Where is such talk today?

The Dow was in tail spin dive;  stocks have remarkably rebounded and shares of companies such as Apple now exceed January highs.

Despite major criticism from his own side of the aisle President Obama pushed through a $787 billion stimulus package whose benefits are beginning to take hold. The rate of job losses have dropped from a high 700,000-plus per month to only 200,000-plus; still high, but clearly indicating that employers believe the worst part of the storm is behind us.

Combine this with the need to deal with unstable Pakistan; erratic North Korea; combustible Iran; volatile Middle East; not to mention Iraq and Iran; and it’s a wonder that one man can wake up every morning and tackle these challenges.

How quickly we forget that the other candidate –the Republican—had once famously asked for the presidential campaign to be “suspended” so that the nation could deal with the looming economic crises.

We have a president who is rising to the occasion, and a writer for a major magazine accuses him of hubris because he dares to have confidence in his abilities? Isn’t that the reason why he ran for the office and was elected in the first place?

Fineman exposes his myopic outlook and unbridled man envy: “Being the cool, convivial late-night-guest in chief won't cut it with Congress, an institution impervious to charm (especially the charm of a president with wavering poll numbers). Members of both parties are taking Obama's measure with their defiant and sometimes hostile response to his desires on health care.”

Was this Fineman’s underhanded way to excuse the outrageous display by Confederate Congressman Joe Wilson while downplaying Jimmy Carter’s serious observations regarding the true reason behind much of the hostility?

Then more cheap shots from Fineman:

“Never much of a legislator (and not long a senator), Obama underestimated the complexity of enacting a major ‘reform’ bill. Letting Congress try to write it on its own was an awful idea. As a balkanized land of micro fiefdoms, each loyal to its own lobbyists and consultants, Congress is incapable of being led by its ‘leadership.’”

Is Fineman suggesting that had Obama sent the House and Senate a proposal that included a public option, the debate would have moved further along by now? Fineman surely can’t believe this nonsense.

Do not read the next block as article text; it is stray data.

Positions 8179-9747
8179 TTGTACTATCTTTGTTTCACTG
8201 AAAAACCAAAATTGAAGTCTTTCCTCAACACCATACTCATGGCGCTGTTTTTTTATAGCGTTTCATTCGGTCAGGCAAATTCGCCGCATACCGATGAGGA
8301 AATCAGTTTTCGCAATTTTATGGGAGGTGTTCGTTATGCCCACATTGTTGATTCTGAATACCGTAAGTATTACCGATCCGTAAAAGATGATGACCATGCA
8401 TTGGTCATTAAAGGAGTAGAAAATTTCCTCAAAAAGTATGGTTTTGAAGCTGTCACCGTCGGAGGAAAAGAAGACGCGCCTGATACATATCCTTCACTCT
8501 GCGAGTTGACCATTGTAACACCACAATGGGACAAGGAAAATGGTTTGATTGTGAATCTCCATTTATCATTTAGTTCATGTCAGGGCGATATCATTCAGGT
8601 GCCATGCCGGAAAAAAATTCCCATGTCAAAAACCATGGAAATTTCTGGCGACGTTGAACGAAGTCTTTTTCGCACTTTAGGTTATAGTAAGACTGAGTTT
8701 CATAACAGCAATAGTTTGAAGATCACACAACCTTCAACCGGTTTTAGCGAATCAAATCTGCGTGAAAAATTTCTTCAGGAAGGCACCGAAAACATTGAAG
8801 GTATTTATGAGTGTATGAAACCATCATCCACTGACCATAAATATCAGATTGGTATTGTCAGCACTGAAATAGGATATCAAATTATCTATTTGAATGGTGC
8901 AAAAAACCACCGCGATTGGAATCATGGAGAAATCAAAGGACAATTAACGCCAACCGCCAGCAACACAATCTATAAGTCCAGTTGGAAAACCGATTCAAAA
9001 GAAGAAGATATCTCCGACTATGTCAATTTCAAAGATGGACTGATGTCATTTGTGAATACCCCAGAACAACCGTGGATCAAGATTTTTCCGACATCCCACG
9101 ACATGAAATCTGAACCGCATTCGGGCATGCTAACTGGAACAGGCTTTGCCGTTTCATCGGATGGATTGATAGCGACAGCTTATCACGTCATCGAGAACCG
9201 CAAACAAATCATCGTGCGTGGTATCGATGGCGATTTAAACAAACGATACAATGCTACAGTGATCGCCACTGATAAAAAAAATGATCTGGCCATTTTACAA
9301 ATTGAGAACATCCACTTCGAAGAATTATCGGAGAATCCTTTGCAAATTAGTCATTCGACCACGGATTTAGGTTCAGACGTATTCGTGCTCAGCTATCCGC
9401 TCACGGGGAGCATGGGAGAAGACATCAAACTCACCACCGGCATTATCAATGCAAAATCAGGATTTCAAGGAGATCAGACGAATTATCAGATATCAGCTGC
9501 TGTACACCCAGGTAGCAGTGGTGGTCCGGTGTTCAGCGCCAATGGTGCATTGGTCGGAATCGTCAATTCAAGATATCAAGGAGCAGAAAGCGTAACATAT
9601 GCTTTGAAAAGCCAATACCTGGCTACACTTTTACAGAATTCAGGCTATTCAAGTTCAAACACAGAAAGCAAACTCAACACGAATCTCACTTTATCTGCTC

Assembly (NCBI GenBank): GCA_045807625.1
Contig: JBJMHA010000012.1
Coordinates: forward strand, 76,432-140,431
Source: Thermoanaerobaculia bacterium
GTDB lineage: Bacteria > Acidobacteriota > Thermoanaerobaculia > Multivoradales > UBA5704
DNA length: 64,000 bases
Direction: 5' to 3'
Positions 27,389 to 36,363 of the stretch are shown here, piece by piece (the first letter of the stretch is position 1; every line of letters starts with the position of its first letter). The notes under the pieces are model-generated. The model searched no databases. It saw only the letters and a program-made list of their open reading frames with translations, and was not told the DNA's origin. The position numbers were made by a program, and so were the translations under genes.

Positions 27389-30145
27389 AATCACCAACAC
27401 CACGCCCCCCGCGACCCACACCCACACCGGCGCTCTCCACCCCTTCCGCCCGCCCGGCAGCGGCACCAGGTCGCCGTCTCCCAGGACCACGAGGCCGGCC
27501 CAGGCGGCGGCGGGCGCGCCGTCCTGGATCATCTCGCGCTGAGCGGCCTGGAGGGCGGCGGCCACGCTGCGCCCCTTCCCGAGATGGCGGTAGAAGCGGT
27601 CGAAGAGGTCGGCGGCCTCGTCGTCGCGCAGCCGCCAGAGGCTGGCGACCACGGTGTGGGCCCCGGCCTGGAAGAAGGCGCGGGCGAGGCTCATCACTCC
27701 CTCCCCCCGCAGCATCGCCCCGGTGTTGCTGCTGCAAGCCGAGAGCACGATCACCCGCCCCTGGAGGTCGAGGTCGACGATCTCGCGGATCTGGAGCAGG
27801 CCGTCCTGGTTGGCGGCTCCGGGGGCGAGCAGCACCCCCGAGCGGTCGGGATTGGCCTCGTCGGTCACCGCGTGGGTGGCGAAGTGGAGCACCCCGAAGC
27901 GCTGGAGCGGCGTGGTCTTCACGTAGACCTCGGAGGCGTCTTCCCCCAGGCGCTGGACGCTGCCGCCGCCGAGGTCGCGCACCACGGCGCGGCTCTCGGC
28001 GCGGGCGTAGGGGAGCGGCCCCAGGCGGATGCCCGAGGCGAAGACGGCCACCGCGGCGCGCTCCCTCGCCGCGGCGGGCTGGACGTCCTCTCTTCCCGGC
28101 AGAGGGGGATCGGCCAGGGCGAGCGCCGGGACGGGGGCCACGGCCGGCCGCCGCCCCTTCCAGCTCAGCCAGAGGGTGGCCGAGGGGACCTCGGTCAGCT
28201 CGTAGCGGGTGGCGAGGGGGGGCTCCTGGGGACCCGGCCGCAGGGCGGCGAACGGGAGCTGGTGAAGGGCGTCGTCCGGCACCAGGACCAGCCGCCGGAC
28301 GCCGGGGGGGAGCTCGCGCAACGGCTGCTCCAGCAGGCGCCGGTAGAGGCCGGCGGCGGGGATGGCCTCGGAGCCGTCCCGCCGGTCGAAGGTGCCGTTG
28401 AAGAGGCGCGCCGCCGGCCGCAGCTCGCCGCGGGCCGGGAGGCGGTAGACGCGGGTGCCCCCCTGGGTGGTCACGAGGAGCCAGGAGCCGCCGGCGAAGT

In fact, having Congress and the Senate debate for months and failing to produce a Bill before the August recess, ironically, allowed the town hall meetings to occur. Those meetings were invaluable in exposing a part of America –and the Republican party—that many Americans had naively believed was now a distant and past memory.

The United States can only become better –“perfecting the union” to borrow from Obama—by dealing with the latent hatreds which, to borrow Jimmy Carter’s words, “bubbled” to the national surface.

Obviously writers like Fineman would prefer to underplay these realities.

 It’s a credit to President’s Obama’s own political skills, and his masterful downplaying of the R-word that things aren’t worse than they already are. But it’s the role of honest writers –and Fineman is welcome to join this legion— to tackle the issue head-on.

So in Fineman’s universe, what type of politician or president should Obama become?

“The model is a man whose political effectiveness Obama repeatedly says he admires: Ronald Reagan,” Fineman writes, without even acknowledging that the reactionary forces that promoted Reagan are some of the very same forces now poisoning the political atmosphere for Obama.

“There was never doubt about what he wanted. The Gipper made his simple, dramatic tax cuts the centerpiece not only of his campaign but also of the entire first year of his presidency,” Fineman adds, of Reagan.

Pardon me, but the magnitude of the challenges the “Gipper” faced came nowhere close to what President Obama has stared down. How quickly and conveniently we forget.

Nine months into his presidency Fineman has a post-mortem for the president: “Obama seems to think he'll get credit for the breathtaking scope of his ambition. But unless he sees results, it will have the opposite effect—diluting his clout, exhausting his allies, and emboldening his enemies.”

How wrong can Fineman be?

There have already been results with respect to the economy, which will continue to improve; his clout is solid among patriotic Americans, excluding avowed racists who will never and don’t have to accept his legitimacy; his allies presumably all have stomach for political trench warfare, and that’s why they elected him after a record long campaign; and, his “enemies” have Glenn Beck and Rush Limbaugh to embolden them—it’s disingenuous and obnoxious to try to shift blame for some of the hateful display by some of these “enemies” on the president.

President Obama should ignore Fineman and continue to make as many public and television appearances as he can.